By the end of the 1970s, Roamer was able to pull itself out of debt by selling off large amounts of stock, including a reported 60% to a Kuwaiti investor. By this time, Roamer was no longer a family company (Fritz Meyer’s sons Max and Ernst had both died in the late 60s). They were also no longer manufacturing their watches from start to finish, but rather obtaining parts from other suppliers (some decidedly not Swiss) and focusing on assembly.
ROAMER today: a brand facing mixed reviews
In 2003, Roamer made an iconoclastic decision to return to their roots and being manufacturing mechanical watches once again, especially with their Competence Collection. By 2010, Roamer was asserting itself as one of the most excellent Swiss watch brands in the medium price range. In celebration of their 125th anniversary, they launched a limited edition of the Stingray Chrono Diver Watch.
Through the various stages of company growth over the last 131 years, two attributes that have stayed consistent are their water-resistant, stainless steel cases, and scratch-resistant mineral crystals. The hard work they put into decades of developing their own manufacture have certainly paid off, resulting in a mid-priced watch company with a reputation for sterling quality—among some critics. Others view Roamer as a brand totally unrelated to the company that Fritz Meyer founded.
Indeed that would make sense. A bankruptcy and the shift from family-owned to corporate status would be enough to assess a business as one that has changed more than its face—but add to that the fact that Roamer shifted away from the self-sufficiency the Meyer family built, and replaced it with outsourcing the manufacture of their watch parts… what could one say other than the “magic” is gone (though the watches are still decent enough).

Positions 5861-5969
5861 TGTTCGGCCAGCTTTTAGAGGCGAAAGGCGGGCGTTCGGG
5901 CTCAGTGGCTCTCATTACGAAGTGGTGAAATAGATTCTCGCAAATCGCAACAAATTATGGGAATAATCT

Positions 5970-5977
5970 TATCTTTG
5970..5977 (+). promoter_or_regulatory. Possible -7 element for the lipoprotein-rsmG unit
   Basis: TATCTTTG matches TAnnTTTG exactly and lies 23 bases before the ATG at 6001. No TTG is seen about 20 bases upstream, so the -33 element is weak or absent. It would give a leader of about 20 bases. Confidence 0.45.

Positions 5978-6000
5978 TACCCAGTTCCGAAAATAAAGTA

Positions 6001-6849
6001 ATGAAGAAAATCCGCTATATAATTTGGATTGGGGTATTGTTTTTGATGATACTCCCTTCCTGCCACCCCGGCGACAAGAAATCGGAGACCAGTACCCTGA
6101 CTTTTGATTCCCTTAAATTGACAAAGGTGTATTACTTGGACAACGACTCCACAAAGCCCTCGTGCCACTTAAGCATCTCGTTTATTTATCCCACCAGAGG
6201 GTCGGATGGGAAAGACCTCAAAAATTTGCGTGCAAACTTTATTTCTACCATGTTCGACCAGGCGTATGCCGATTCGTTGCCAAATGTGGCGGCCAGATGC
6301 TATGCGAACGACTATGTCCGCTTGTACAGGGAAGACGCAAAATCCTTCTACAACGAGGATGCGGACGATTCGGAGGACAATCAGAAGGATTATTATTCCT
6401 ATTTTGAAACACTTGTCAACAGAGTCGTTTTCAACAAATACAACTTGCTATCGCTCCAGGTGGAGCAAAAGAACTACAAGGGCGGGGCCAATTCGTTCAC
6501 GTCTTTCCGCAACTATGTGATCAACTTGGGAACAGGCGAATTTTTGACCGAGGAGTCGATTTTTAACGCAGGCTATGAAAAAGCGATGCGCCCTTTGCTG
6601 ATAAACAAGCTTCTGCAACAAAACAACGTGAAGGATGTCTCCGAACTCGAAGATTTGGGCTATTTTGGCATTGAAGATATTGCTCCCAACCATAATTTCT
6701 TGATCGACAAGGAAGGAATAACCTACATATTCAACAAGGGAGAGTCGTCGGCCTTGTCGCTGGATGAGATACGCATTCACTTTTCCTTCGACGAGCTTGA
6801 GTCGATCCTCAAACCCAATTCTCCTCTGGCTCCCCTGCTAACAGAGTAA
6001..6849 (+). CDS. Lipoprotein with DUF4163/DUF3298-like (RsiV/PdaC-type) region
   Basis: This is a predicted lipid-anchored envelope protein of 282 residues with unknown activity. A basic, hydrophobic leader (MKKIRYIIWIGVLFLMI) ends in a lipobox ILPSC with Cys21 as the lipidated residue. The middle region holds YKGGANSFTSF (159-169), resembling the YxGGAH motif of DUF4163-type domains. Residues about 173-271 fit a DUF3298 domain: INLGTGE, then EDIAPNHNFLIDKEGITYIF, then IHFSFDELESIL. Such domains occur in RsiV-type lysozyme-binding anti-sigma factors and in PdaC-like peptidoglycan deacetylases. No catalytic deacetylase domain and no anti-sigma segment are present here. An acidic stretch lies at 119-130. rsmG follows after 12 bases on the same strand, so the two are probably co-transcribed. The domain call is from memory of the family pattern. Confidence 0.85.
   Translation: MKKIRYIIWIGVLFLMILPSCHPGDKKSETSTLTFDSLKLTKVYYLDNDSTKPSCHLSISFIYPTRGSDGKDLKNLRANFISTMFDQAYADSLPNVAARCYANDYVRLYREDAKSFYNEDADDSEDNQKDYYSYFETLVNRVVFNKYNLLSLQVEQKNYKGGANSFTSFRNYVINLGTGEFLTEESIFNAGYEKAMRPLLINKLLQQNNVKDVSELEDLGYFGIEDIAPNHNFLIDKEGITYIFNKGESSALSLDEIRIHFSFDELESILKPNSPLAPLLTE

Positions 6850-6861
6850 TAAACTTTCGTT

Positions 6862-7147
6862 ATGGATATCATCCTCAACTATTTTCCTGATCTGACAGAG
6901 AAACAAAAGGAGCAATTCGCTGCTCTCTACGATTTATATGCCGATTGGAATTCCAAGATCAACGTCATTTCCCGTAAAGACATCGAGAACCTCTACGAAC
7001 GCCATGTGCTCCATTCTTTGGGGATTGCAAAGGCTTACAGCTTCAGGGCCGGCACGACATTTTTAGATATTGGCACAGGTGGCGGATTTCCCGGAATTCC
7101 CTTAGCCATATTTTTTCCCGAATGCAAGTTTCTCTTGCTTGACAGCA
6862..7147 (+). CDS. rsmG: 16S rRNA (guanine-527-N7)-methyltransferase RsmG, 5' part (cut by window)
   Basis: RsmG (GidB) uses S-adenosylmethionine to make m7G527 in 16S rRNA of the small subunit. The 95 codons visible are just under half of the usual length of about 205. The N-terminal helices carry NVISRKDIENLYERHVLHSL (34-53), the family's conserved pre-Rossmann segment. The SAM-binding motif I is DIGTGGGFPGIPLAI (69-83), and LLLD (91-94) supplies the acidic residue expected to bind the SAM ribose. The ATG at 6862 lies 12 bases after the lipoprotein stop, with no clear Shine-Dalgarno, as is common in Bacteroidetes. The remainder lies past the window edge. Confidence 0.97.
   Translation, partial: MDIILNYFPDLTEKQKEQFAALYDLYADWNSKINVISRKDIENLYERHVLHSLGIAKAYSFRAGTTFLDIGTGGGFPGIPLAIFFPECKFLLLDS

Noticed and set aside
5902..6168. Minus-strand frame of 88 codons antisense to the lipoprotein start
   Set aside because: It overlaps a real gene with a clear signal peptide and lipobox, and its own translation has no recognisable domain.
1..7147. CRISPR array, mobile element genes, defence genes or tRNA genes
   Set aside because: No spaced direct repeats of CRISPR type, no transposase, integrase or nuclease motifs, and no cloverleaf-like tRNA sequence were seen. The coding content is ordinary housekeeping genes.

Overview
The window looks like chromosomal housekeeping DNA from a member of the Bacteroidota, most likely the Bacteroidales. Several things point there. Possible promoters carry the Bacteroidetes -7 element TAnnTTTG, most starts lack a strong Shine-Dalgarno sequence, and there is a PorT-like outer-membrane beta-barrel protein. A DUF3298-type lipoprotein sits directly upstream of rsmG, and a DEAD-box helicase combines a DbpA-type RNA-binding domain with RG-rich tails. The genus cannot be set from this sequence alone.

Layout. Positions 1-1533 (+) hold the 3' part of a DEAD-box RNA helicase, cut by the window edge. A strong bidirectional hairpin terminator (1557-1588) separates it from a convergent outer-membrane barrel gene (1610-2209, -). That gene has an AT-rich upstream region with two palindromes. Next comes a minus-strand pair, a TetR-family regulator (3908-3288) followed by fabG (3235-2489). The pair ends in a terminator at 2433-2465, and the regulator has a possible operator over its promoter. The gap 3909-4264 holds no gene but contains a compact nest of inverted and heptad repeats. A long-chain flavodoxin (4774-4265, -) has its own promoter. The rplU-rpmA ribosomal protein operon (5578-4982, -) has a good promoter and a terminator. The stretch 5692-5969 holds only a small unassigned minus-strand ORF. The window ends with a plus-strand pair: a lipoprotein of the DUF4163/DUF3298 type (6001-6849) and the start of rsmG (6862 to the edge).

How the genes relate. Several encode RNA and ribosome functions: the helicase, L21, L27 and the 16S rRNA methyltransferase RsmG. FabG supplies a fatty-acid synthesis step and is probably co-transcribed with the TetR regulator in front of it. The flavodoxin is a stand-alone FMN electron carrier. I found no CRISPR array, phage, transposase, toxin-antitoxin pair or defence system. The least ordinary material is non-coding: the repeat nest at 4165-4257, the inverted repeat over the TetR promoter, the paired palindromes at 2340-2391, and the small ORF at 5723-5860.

Something for (almost) everybody
But aside from the debate about how the continuity of a brand name affects their authenticity, one of Roamer’s strong points is that their brand is not confined to a single demographic of consumers. Browsing the collection on their official website, you will see a wide range of timepieces that can appeal to every taste and need.
From sports watches to celebratory, formal-looking chronographs, the designers at Roamer have left no stone unturned in their quest to provide consumers—both men and women—with (seemingly) excellent timepieces.
The materials and textures or Roamer watches come in a sizeable variety, appealing to almost anyone searching for watches both contemporary to the traditional. Bands are fashioned in leather, brass, stainless steel, rubber, and even velcro. The cases and faces are finished in gold and silver, with both flat matte and luminescent, polished textures—cast into a number of aesthetically pleasing shapes.
As for Meyer and Studeli, the founders of this brand, not much else is accorded to their respective biographies. Meyer is believed to have died around 1926, before the Second World War. He never saw his brainchild grow into the brand it is today, which (though it faces some mixed reviews by purists) is touted by some experts as a quality company that still flies somewhat under the radar.